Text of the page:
Red-faced, screaming and gesturing furiously, Bob Huggins charged out onto the court Monday night and exhorted the referees to blow the whistle.
The officials obliged by calling a technical foul on the fuming Huggins, who had to be hauled back to the bench by an assistant coach as West Virginia floundered in the second half.
It was a fitting characterization of how the night went for the former Kansas State coach, who returned to Bramlage Coliseum for the first time since 2007, when he led the Wildcats to 23 wins in his only year in Manhattan.
The Mountaineers were walloped by the No. 13 Wildcats, 71-61.
"I really like this place," Huggins said afterward. "I like the people. The people have been wonderful. It's nice to see people you haven't seen in a while, but at the end of the day, it's a business trip.
"We're supposed to win," he added. "We didn't."
Will Spradling scored 19 points for the Wildcats, who used an 18-2 run early in the game to spoil Huggins' return. Nino Williams had 13 points off the bench, and Angel Rodriguez had 11 points and seven assists as the Wildcats (21-5, 10-3) slipped into first place in the Big 12 by a half game over ninth-ranked Kansas and No. 14 Oklahoma State.
"Obviously a hard-fought win," Kansas State coach Bruce Weber said. "Very physical game. Coach Huggins' teams play great defense, very physical. They try to disrupt you."
Deniz Kilicli had 16 points for the Mountaineers (13-13, 6-7), but he didn't get a whole lot of help. The rest of their starters combined for 13 points, with two of them getting shut out.
"What I thought was frustrating was we couldn't make a damn shot," Huggins said.
He watched the Wildcats seize control with their big run then was whistled for a technical foul for arguing with officials. Moments later, his leading scorer, freshman Eron Harris, fouled out after throwing an elbow on defense and picking up a technical foul of his own.
There were plenty of whistles blown in this game.
The officials called 49 fouls, and both teams spent more than 18 minutes in the bonus. The Mountaineers also had center Aaric Murray foul out, the Wildcats lost Jordan Henriquez, and there were three others who had four fouls when the game finally ended.
The teams combined to shoot 53 free throws.
"It was a very hard game to officiate," Weber said. "I know people get upset. I get upset. But I wouldn't take their job for anything."
After conceding the first basket a minute into the game, the Wildcats went on their big run that covered the next 8 minutes. Gipson did most of the damage inside for the Wildcats, the burly sophomore forward at one point scoring seven consecutive points.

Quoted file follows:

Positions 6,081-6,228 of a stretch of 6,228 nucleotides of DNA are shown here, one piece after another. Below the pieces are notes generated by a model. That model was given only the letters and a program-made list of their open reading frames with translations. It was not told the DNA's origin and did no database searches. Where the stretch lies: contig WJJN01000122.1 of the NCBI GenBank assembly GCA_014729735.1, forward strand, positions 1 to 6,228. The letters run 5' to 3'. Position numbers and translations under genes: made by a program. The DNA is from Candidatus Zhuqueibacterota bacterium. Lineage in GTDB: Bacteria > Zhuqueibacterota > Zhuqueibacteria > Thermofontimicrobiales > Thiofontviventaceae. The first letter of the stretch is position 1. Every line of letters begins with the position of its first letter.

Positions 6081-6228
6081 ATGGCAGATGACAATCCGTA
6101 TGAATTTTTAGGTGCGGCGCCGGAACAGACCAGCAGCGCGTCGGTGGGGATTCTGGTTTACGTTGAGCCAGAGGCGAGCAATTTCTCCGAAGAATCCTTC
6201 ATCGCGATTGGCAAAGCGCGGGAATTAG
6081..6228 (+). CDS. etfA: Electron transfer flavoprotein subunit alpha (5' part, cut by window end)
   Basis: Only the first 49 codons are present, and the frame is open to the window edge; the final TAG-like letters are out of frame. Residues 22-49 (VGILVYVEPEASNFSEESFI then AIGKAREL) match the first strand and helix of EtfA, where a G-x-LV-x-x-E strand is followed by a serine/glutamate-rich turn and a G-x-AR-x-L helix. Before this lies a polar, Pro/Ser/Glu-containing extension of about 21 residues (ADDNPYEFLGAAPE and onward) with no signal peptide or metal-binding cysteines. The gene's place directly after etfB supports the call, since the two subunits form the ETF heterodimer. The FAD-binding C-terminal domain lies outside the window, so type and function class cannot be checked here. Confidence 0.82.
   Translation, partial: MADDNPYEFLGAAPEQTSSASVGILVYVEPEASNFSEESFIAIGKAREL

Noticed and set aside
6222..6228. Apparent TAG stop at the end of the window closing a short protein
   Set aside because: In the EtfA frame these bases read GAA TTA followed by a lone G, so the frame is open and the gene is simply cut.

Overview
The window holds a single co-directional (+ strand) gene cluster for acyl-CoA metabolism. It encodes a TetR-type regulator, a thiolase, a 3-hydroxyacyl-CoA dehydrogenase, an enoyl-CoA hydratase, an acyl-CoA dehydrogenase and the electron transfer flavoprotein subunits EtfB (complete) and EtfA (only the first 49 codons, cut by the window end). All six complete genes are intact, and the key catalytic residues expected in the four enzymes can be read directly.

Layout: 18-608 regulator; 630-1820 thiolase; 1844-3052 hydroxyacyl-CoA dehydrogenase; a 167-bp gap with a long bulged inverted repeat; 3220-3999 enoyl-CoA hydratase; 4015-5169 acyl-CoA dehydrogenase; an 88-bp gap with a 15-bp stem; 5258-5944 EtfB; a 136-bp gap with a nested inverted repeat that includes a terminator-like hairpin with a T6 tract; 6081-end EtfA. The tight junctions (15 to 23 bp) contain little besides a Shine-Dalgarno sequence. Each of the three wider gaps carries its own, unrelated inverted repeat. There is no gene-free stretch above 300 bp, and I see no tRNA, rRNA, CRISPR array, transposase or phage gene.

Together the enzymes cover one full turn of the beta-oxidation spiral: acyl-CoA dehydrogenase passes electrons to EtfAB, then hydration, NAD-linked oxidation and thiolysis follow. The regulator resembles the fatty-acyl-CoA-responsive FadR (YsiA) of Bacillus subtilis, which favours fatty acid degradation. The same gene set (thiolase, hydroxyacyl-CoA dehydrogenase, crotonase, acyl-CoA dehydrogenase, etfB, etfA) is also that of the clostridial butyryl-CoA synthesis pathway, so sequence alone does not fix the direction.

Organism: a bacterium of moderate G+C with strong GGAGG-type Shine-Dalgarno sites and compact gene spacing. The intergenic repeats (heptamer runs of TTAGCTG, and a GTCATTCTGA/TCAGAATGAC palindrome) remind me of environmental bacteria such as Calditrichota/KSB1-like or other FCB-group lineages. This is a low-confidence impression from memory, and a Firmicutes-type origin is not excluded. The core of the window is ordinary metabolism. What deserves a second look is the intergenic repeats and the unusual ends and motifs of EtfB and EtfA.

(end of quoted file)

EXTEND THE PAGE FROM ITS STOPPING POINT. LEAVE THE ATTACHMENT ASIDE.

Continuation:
"Let's be honest," Huggins said. "We give them five, maybe, layups in half-court defense in the first half. Maybe another three or four in the second half. You're talking somewhere between 16 and 20 points that were point-blank layups that eighth-graders make."
West Virginia was just 1 of 8 from beyond the arc over the first 20 minutes, and committed eight turnovers — six of them during Kansas State's big run early in the half.
"We weren't passing the ball," Jabarie Hinds said. "We were just holding the ball. ... We didn't have that much movement in our offense, so it was kind of easy for K-State to defend us."
Kansas State extended its lead to 41-22 in the opening minutes of the second half when Kilicli tried to make a move on the low post. This time, no whistle blew and Huggins roared out onto the court in a rage, his face beet-red and an assistant coach holding him back.
Huggins was hit with the technical foul, drawing a roar from the crowd, and Spradling made both free throws to give the Wildcats their biggest lead of the night with 16:25 remaining.
The outburst seemed to rile up the Mountaineers, who scored the next seven points to get within 43-29 with just under 14 minutes left in the game.
"When you see Coach fired up like that, you've got to do something — that's what comes to my mind when he's fired up, yelling at everybody and stuff," Kilicli said. "While he's trying so hard to get one call, why don't we just play, one time, defense and get the ball and score?"
But the Wildcats started to match them basket-for-basket, and another technical foul — this one on Harris, who threw an elbow toward Spradling's head — finished off West Virginia.
Harris also picked up a personal and fouled out of the game. Meanwhile, Spradling hit all four of his foul shots to restore a 58-40 lead.
"You can't do that," Kilicli said. "That was four points we gave up like that. They didn't have to work for it, and they scored four points and got the ball, and then on defense they got more momentum, and on defense they're way better than what they normally would be because they didn't do anything on offense to score, so that kind of killed us."